Tensions along the border ran high in the final years of the Mexican Revolution. Violence spilled across from northern Mexico into the Texas frontier, where recent Anglo settlers clashed with Mexican-Americans who had lived there for generations. The complex dynamics between newcomers and longtime residents often led to retaliatory attacks—then everything came to a head.
On the morning of January 28, 1918, a band of Texas Rangers, U.S. cavalry soldiers, and a group of local ranchers entered the small farming community of Porvenir—a town in Presidio County with a population of roughly 140.
They forced several residents from their homes before leading away 15 unarmed men and boys to a nearby hill where they were executed.
The massacre went unreported for weeks, and didn’t come to light until Captain J. M. Fox, of the Texas Rangers, told command that they’d been ambushed by locals suspected of having ties to a raid at a nearby ranch a month earlier; he characterized them as “thieves, informers, spies, and murderers.”
For nearly a century, Fox’s account was widely accepted as fact. But in recent years, researchers and descendents of the massacre began unraveling the truth of what transpired that day.
In “Porvenir, Texas,” late director Andrew Shapter examines the dynamics that led up to the tragedy, along with the scars it left behind, that reconsiders something that’s long been deemed historical truth.
After the newspaper reporting drama “Spotlight” won the Oscar for best picture in 2016, and just before Donald Trump was elected president and “fake news” was slapped on everything, “Mike Wallace is Here” documentarian Avi Belkin recognized journalism was at a tipping point.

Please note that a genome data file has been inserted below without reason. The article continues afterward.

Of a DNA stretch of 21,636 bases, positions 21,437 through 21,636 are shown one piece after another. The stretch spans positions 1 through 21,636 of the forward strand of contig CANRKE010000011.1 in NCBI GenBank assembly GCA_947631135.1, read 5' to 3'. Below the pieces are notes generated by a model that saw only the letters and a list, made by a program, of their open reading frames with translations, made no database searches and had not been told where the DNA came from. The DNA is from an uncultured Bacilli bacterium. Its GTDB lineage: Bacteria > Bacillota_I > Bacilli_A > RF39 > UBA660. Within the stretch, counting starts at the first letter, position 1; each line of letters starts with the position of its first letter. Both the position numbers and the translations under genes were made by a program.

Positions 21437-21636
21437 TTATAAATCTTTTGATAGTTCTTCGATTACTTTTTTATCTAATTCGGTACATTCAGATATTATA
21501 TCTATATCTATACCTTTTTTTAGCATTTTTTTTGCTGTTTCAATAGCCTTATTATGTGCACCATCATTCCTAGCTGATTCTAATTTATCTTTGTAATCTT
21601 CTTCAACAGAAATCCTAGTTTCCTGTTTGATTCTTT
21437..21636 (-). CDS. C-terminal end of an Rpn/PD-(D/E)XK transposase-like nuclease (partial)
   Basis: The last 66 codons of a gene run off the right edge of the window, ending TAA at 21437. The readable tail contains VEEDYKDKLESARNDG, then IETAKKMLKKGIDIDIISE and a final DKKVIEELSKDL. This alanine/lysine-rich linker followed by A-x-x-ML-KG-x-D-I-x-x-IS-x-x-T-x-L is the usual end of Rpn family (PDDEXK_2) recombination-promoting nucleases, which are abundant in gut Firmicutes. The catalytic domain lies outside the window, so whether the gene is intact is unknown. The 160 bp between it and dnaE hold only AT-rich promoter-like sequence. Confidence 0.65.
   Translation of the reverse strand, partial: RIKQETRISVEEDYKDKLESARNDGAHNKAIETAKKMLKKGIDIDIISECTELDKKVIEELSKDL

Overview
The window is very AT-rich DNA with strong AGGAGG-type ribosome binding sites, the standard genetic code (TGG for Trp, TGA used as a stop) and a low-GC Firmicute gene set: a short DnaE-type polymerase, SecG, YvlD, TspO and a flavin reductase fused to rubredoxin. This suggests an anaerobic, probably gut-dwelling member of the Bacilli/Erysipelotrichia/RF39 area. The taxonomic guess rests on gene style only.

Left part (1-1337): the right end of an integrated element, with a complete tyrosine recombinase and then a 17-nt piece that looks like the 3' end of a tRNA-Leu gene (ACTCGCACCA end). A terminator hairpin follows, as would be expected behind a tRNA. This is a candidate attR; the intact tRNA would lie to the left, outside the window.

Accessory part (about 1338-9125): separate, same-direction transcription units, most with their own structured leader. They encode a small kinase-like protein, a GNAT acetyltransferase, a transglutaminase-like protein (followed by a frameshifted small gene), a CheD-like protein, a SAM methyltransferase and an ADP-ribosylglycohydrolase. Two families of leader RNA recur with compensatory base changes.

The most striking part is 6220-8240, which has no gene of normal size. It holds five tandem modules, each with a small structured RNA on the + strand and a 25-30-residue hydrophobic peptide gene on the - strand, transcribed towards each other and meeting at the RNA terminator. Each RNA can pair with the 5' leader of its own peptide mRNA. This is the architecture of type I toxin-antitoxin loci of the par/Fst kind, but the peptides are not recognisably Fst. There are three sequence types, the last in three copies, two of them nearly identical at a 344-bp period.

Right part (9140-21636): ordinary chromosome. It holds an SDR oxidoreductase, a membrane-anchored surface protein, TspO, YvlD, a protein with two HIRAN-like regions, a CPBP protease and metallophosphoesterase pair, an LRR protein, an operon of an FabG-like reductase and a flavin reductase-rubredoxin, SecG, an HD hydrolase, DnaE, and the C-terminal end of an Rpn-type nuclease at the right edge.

“I was still living in Tel Aviv — I’m from Israel — and the idea was to address the Genesis story of broadcast journalism. I was kind of obsessing about the question, ‘how did we get here?’” Belkin said.
To find answers, Belkin focused on longtime “60 Minutes” correspondent Mike Wallace, whose six-decade career in the field began in the earliest days of broadcast news and ended shortly before his 2012 death.
Using raw footage of Wallace both as interviewee and interviewer — with the likes of Ayatollah Khomeini, Donald Trump, and Vladimir Putin — Belkin stitched together a film using only archive footage to tell both the story of Wallace’s career and the trajectory of journalism into the modern era.
For students from elementary to high school, the Sept. 11 terrorist attack isn’t a memory. It’s history. A new HBO documentary that premieres on the event’s 18th anniversary treats it that way.
The necessity of her project, “What Happened on September 11,” struck filmmaker Amy Schatz when a third-grade girl told her about a playdate where she and a friend Googled “Sept. 11 attacks.”
“When a child does that, what he or she finds are some pretty horrific images that are not necessarily appropriate for kids,” Schatz said on Tuesday. “So I felt a responsibility to try to fill that void and try to give kids something that isn’t horrifying and kind of fills in the gap.”